Posted by: Patricia Salkin | June 24, 2009

Commission May Require Bond to Ensure Proposed Farming Activity Will Take Place

In 2004, Deojay purchased property containing an abandoned house, farm debris, overgrowth, and wetlands. In November, he filed an application for a certificate of compliance with the Town noting that there were wetlands or watercourses on the property and he indicated that he intended to use the property for residential use. Finding that a drainage ditch had been dug in the wetlands portion of the property, Deojay was cited for violating regulations that require a permit.  Although he applied for a permit in August 2005, he continued to clear the property, including removing trees. His application was denied in October 2005, and following a determination by the town planner that more trees were being cut, a cease and desist order was issued in January 2006. Although Deojay argued that the property was exempt and the order should be lifted because the property was in agricultural use, the Commission upheld the cease and desist order.

In July 2006, the town initiated an enforcement action against the Deojay. The next month, Deojay filed a second application to construct an agricultural pond, to plant blueberries, to construct a driveway within 100 feet of the wetlands, as well as to build a house with a well and septic. The Commission approved this second application in September with the condition that the owners post an $8,000 bond to ensure that the proposed farming activity would actually take place. The owners never posted the bond.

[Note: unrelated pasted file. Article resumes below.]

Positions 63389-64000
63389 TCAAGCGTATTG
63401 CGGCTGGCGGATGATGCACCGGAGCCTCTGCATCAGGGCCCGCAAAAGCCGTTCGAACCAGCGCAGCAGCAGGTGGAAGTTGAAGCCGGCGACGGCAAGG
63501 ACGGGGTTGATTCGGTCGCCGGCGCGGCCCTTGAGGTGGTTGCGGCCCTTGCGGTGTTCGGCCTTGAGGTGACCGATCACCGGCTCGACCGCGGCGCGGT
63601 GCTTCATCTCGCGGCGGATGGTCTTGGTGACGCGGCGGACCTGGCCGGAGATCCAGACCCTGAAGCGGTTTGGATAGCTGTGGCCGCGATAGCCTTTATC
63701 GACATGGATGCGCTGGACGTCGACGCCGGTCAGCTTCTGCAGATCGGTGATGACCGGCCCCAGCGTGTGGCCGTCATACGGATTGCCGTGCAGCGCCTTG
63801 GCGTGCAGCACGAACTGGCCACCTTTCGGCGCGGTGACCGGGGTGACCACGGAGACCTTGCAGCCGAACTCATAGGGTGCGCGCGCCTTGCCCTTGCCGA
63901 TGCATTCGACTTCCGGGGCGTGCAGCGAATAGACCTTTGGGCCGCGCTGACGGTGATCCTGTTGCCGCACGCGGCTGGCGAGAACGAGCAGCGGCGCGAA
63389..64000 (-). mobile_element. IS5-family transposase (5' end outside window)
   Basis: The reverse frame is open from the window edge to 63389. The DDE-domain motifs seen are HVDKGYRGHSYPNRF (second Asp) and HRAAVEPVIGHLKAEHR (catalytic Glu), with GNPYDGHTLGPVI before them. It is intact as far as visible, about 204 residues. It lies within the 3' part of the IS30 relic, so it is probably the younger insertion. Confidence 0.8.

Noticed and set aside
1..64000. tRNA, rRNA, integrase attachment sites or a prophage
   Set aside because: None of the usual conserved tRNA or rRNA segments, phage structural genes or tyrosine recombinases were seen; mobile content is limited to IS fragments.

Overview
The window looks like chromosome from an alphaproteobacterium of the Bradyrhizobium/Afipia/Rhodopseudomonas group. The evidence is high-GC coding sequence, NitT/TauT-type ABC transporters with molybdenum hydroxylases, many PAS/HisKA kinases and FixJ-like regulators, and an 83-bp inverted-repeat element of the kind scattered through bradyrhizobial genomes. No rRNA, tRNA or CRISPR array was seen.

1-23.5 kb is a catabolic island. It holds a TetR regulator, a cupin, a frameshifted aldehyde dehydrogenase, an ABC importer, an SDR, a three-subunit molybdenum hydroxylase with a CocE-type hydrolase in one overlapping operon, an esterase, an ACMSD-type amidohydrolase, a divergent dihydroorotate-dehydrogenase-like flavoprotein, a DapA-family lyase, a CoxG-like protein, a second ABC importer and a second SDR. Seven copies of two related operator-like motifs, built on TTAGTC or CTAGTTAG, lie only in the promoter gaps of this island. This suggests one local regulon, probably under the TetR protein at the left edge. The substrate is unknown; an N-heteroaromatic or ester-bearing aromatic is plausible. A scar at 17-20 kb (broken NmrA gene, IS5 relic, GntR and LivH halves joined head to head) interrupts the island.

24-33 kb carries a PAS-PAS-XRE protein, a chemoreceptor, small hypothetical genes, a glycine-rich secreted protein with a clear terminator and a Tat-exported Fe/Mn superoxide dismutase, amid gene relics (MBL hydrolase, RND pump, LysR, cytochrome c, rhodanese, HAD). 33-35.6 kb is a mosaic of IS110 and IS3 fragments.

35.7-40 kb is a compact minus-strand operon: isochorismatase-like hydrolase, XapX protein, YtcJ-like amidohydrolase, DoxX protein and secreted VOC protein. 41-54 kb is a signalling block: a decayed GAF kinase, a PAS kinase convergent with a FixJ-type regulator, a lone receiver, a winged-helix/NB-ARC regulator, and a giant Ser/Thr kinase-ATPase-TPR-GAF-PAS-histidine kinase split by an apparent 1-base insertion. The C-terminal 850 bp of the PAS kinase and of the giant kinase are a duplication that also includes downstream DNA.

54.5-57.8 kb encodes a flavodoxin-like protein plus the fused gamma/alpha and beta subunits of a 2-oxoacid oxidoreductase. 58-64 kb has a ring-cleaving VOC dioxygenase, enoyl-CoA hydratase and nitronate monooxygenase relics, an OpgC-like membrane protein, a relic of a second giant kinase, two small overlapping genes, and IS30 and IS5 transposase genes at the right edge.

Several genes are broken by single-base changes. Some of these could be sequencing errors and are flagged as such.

With respect to the enforcement action (decided a year later), the trial court concluded that Deojay had willfully violated the cease and desist order and imposed a $10,000 fine with costs, expert witness fees, and attorney fees. The appeals court affirmed, noting “[t]he aesthetic pleasure that results from the transformation of a neglected piece of property into a blueberry farm cannot override the requirements of the state and local zoning regulations.” Although Deojay has claimed that their agricultural use was exempt from the regulations, the Court noted that the regulations require an application to be submitted to the commission for a determination on whether the activity is exempt. Deojay failed to make this application, so without a determination by the Commission as to this issue, it was not properly before the Court for review. The Court also upheld the order of the trial court enjoining the owners from continued activity on the property or imposing the $10,000 fine.

Lastly, Deojay argued that the Commission did not have authority to require an $8,000 bond, but the court disagreed, citing Gen. Stat. 22a-42a which “gives the commission wide latitude to condition a permit approval on certain actions by the permittee to mitigate the impacts of the regulated activity.” In this case, the commission was “unwilling to take [the owners’] word at that juncture that they would be using their property for farming.”

Town of Canterbury v. Deojay, 2009 WL 1497097 (Ct. App. Ct. 6/2/2009)

 The opinion can be accessed at:

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